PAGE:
240-964-7000
12500 Willowbrook Road
Cumberland, Maryland 21502

    

Sleep Disorders Center

About Sleep Disorders

Almost one-third of the population in the United States has a sleep disorder, which can make sleeping, or waking hours miserable. People with disturbed sleep frequently have difficulty functioning in the daytime and may be unaware of any problem with their sleep. The Sleep Disorders Center at the Western Maryland Regional Medical Center provides diagnostic services and treatment for a variety of sleep disorders.

Common Sleep Disorders

  • Obstructive Sleep Apnea - This is caused by a temporary collapse of the airway. Loud snoring, with snorting or gasping, is a characteristic, as well as daytime sleepiness.
  • Central Sleep Apnea - This occurs when the brain fails to send a message to the diaphragm and other breathing muscles to initiate breathing during sleep. This can lead to disrupted sleep and daytime sleepiness.
  • Narcolepsy - This is an inherited disease associated with periods of extreme sleepiness, often beginning in young adulthood. A person with narcolepsy falls asleep regardless of the activity around him and may also have brief episodes of partial or total paralysis.
  • Nocturnal Myoclonus - This is a disorder involving frequent leg movements and leg jerks during sleep which disturb the sleep pattern and may even awaken the individual.
  • Insomnia - Difficulty initiating sleep or sustaining sleep are characteristics of insomnia resulting from a variety of disorders. Insomnia can be caused by psychological or physical problems.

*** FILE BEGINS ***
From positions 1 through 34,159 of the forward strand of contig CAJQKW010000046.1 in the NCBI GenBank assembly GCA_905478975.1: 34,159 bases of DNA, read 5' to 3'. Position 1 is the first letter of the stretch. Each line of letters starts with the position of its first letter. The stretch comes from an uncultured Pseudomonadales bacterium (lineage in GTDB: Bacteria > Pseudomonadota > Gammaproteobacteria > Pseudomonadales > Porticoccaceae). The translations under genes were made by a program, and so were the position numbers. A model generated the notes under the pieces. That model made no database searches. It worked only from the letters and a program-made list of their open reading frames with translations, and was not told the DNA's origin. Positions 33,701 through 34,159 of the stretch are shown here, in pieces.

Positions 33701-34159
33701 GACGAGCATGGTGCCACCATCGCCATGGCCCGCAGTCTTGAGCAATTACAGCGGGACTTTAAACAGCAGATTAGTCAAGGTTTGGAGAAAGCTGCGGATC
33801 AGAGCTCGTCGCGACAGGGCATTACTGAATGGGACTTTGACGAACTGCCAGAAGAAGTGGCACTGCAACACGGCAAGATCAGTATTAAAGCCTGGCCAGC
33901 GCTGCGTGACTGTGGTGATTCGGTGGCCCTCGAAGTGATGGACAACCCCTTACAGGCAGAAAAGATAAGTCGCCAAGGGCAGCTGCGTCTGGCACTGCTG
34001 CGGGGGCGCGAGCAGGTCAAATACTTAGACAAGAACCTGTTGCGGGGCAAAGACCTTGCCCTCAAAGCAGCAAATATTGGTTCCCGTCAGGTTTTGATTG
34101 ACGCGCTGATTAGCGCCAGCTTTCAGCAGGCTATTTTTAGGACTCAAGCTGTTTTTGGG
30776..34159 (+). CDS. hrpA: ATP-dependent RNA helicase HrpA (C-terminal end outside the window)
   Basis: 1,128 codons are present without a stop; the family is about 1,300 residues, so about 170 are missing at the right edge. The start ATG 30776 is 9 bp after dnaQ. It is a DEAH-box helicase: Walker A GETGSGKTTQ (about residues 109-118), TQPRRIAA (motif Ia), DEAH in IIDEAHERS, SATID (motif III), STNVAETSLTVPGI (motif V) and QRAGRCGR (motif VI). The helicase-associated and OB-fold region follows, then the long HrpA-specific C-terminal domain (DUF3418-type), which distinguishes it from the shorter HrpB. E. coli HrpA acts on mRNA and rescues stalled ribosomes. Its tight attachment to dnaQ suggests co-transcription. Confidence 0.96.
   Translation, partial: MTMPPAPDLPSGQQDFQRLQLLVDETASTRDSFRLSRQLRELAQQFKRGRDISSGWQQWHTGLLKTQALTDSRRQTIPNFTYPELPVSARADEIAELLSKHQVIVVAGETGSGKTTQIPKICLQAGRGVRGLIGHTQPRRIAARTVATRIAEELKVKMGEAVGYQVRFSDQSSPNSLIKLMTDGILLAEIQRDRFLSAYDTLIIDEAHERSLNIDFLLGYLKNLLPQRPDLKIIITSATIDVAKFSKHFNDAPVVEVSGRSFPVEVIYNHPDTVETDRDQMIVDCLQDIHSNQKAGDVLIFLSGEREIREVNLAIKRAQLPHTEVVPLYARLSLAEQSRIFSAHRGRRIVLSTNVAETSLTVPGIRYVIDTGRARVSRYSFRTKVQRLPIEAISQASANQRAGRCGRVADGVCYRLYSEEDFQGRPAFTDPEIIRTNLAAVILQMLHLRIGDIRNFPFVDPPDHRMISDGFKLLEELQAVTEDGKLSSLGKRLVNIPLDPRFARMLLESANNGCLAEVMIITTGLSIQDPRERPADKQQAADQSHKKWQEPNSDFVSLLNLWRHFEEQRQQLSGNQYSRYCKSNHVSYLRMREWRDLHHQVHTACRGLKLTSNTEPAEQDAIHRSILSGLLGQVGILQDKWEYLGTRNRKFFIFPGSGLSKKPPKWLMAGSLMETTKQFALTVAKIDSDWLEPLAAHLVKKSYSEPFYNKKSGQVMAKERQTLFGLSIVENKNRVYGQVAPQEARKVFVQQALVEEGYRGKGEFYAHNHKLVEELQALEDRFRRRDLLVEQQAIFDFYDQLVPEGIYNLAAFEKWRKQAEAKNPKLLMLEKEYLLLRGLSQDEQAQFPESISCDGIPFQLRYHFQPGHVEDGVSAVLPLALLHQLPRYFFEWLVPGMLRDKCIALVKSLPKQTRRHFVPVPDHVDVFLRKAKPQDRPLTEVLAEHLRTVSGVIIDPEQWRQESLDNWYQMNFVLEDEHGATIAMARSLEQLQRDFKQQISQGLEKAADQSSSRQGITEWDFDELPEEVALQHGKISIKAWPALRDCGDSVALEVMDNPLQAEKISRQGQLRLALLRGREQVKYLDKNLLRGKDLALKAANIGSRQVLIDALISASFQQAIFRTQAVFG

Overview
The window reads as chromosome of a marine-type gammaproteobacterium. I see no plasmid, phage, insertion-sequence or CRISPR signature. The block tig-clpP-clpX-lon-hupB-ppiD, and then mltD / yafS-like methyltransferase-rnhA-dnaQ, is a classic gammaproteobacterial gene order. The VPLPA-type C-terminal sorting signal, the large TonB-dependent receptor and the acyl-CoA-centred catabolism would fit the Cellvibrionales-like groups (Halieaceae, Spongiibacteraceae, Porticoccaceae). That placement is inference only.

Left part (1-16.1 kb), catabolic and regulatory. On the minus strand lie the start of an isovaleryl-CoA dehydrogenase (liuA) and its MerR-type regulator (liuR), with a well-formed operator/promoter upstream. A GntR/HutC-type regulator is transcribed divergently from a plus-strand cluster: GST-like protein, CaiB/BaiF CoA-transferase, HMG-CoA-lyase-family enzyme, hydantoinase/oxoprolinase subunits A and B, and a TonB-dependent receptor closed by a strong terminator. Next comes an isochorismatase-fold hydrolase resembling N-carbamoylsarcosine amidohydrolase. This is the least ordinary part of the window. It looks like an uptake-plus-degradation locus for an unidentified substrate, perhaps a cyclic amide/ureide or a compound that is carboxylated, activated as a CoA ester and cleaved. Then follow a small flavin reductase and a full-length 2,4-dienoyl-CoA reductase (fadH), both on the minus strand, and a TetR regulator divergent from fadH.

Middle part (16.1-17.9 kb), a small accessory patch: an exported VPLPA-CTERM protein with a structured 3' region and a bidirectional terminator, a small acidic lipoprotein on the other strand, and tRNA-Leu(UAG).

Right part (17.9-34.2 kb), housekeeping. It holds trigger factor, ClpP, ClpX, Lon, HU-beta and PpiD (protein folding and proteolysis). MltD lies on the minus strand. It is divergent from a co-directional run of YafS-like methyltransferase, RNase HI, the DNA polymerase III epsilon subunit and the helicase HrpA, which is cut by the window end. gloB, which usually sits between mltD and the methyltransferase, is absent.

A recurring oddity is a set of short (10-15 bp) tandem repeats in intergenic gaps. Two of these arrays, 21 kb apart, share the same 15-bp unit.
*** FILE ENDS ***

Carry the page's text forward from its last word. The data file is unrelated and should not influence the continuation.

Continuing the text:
Diagnosing the Problem

The sleep center provides diagnostic and educational services for patients and family.  These diagnostic tests are performed by experienced staff, in a comfortable home-like atmosphere, to assess patients with medical conditions involving the sleep process.

Diagnostic procedures include:
• Diagnostic Polysomnography
• Polysomnography with CPAP titration
• Multiple Sleep Latency Tests
• Maintenance of Wakefulness Test
• Daytime positive airway pressure desensitization

Polysomnogram assists in identifying obstructive and central sleep apnea syndrome, nocturnal hypoventilation, periodic limb movement disorder, documentation of sleep quality and quantity in patients being evaluated for possible neurologically mediated hypersomnia.

Multiple Sleep Latency Test is performed during the day following overnight polysomnography.  This study evaluates patients with suspected narcolepsy and suspected idiopathic hypersomnia.

Maintenance of Wakefulness Test assesses an individual’s ability to remain awake when his or her inability to remain awake constitutes a public or personal safety issue.  It also assesses the response to treatment in patients with disorders of excessive sleepiness.

Positive airway pressure desensitization helps patients with difficulty adapting to positive airway pressure by allowing the patient to try various types of mask and pressure settings.

Treating a Sleep Disorder

Most of the disorders mentioned can be effectively treated once they have been accurately diagnosed. Some conditions require medications while others, such as obstructive sleep apnea, may require invasive procedures or the use of a device known as a nasal continuous positive airway pressure. This device is worn over the nose and keeps the airways open throughout the night.

Who Pays for Treatment?

Since sleep disorders are recognized as medical problems, many insurance carriers cover the cost of diagnoses and treatment. Individuals should check with their insurance carrier to determine their degree of coverage. WMHS assists patients with filing their insurance claims.

What should I expect when I arrive for treatment?

Patients scheduled for overnight studies generally arrive at the sleep center at approximately 8:30 or 9:30 pm. The patient will be encouraged to proceed with their normal bedtime routine including watching TV or reading.  Throughout the night the technicians will remotely collect and monitor data pertaining to the patients sleep patterns. 

The sleep center is in operation seven days a week.  To schedule a sleep study talk to your physician, or call 240-964-2800 for more information.

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